Resolution of the controversy requires an interpretation of N.J.S.A. 40:55-1.4 which, after providing for the four classes of members of a municipal planning board and their qualifications, reads in pertinent part as follows:
The terms of the members composing Classes I and III shall correspond to their respective official tenures. The term of the member composing Class II shall terminate with the term of the mayor appointing him. The term of one member of Class IV first appointed shall expire at the end of each year beginning at the end of the first year. Thereafter the term of each shall be the same number of years as there are members of Class IV on the board. If a vacancy in any class shall occur otherwise than by expiration of term, it shall be filled by appointment as above provided for the unexpired term.
In determining how the statute is to be construed we, of course, give due consideration to the views expressed by the attorneys for the respective parties but are not bound by the concession or agreement of counsel as to how the statute is to be interpreted. Know the Facts Inc. v. Ryan , 48 N.J. Super. 453, 456 (Ch. Div. 1958); Annotation, "Stipulation of parties as to the law," 92 A.L.R. 663, 669 (1934).
It is not controlling that this case was argued in the trial court and is argued here on the theory concurred in by both plaintiff and defendant, that the statutory provision for filling a vacancy occurring "otherwise than by expiration of term" applies to the office of class III member of the planning board.
When questioned at oral argument both counsel indicated that they attach no significance to the fact that the
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statute does not fix a calendar term for the office of class III member although it does just that in the case of the class IV offices, viz. ,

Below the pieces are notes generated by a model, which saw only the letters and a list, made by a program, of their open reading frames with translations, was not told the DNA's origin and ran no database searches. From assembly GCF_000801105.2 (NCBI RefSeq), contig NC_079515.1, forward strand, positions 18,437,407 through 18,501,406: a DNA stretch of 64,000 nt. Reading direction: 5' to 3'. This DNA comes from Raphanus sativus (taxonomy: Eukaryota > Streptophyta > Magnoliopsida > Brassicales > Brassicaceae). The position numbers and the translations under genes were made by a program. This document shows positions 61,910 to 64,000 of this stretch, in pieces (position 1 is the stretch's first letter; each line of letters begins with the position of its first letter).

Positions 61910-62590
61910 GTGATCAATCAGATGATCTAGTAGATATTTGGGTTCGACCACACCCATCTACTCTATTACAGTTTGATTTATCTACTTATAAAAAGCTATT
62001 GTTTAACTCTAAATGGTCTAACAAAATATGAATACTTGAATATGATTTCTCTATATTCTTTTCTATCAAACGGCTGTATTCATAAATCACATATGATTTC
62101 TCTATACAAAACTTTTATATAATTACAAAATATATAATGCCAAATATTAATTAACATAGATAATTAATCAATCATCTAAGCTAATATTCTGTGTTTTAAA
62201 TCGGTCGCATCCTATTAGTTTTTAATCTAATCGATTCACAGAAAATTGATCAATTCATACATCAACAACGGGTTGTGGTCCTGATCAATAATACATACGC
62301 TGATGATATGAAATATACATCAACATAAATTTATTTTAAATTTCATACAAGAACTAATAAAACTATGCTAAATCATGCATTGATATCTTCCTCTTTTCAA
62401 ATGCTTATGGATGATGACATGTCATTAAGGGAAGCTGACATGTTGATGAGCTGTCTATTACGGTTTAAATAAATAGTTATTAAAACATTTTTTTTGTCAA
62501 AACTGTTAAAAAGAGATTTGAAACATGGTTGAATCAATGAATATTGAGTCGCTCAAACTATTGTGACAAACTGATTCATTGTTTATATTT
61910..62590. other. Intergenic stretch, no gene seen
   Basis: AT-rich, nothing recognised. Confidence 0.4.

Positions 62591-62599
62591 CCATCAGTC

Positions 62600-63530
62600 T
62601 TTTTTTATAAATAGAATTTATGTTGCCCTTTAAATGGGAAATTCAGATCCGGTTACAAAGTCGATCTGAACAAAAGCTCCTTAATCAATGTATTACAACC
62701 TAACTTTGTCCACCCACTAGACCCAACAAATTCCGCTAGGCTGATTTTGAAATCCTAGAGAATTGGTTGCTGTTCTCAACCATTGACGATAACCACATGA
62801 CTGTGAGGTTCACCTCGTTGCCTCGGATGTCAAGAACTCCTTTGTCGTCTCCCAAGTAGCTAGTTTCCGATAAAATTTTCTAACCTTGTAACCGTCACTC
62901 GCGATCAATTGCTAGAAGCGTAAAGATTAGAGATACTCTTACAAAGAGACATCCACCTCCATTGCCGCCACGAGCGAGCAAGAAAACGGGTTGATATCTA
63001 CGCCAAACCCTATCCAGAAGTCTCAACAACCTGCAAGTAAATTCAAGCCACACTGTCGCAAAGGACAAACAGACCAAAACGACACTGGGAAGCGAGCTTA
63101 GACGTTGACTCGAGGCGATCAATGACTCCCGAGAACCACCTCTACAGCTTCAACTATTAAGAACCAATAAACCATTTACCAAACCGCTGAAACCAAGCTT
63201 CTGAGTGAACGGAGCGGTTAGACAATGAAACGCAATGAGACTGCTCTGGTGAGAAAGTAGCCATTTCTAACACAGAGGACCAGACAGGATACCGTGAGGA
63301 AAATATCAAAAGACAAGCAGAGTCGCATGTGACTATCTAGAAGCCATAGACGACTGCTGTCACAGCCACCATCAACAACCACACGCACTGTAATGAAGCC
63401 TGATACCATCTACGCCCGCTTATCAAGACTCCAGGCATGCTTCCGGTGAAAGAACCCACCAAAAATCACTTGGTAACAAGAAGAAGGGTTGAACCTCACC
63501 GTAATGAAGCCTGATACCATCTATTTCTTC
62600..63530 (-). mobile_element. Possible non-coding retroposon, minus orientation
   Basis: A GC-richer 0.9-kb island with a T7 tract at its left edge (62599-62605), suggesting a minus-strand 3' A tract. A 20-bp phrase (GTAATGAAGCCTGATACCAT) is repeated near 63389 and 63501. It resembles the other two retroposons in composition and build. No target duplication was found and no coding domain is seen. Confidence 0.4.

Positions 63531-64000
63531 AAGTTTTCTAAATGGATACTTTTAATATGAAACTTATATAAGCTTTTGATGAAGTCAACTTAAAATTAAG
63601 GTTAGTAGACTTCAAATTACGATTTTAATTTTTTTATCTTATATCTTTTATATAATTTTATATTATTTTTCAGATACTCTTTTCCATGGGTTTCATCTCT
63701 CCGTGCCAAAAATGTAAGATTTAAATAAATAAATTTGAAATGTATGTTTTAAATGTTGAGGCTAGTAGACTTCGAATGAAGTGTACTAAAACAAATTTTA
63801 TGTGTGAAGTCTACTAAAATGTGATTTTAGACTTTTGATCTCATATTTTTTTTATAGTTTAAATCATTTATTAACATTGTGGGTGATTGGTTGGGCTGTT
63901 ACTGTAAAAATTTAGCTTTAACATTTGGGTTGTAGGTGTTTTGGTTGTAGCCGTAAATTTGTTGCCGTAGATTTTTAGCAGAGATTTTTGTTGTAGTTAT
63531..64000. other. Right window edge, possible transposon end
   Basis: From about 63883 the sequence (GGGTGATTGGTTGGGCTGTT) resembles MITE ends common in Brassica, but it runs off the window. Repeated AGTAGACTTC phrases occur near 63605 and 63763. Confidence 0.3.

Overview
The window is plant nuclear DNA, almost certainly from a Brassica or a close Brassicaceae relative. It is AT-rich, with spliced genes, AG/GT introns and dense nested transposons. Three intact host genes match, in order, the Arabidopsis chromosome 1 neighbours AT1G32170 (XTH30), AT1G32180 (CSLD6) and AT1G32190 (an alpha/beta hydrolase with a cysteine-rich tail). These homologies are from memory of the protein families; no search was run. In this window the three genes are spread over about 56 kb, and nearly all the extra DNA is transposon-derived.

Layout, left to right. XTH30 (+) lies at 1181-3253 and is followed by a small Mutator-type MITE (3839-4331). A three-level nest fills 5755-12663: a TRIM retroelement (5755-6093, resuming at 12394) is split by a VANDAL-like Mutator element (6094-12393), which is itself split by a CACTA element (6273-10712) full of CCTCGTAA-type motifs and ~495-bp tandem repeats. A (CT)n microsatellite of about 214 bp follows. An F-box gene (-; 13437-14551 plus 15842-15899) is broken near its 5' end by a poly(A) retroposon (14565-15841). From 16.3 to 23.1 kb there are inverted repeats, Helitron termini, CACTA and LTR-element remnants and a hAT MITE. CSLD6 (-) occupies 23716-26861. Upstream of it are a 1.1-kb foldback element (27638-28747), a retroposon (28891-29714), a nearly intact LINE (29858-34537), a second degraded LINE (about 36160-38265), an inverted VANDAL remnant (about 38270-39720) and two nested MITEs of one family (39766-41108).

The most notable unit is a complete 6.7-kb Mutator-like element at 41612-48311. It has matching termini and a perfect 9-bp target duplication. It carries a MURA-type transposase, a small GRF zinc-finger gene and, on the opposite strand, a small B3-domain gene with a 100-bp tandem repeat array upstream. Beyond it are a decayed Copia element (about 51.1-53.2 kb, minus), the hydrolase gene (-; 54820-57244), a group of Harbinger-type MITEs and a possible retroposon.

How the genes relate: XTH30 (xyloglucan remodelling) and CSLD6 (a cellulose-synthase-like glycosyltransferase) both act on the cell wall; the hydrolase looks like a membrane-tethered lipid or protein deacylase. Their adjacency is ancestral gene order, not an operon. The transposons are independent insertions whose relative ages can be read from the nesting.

The term of one member of Class IV first appointed shall expire at the end of each year beginning at the end of the first year. Thereafter the term of each shall be the same number of years as there are members of Class IV on the board.
"Year" as thus used in the statute means a calendar year. Newman v. Borough of Fair Lawn , 31 N.J. 279 (1960); N.J.S.A. 1:1-2.
The statute provides with respect to class III members that their terms "shall correspond to their respective official tenures [as members of the governing body of the municipality]."
It is counsels' thesis that when a member of the municipality's governing body is appointed as a class III member of its planning board either initially on the creation of the board or thereafter following the expiration of the tenure of a prior incumbent class III member, such appointment establishes a calendar term for the office of class III member, a term equal to the unexpired period of the appointee's term as member of the governing body of the municipality.
We do not agree. Counsels' hypothesis and their conclusion that the statutory provision relating to vacancies applies to class III members of the planning board ignore the distinction recognized in our law between cases in which the term of office is attached to the office itself and those in which it relates only to a particular incumbent thereof. Clay v. Browne , 96 N.J.L. 303, 305-306 (Sup. Ct. 1921), aff'd o.b. 97 N.J.L. 315 (E. & A. 1922); see also Ninesling v. Nulton , 9 N.J. Super. 242, 245 (App. Div. 1950).
In Clay v. Browne, supra , the parties contested title to the office of health officer of the Paterson Board of Health. On January 8, 1918 the board, pursuant to the power granted it by Comp. Stat. , p. 2669, "to appoint such subordinate officers and agents * * * as they may deem necessary, to fix the terms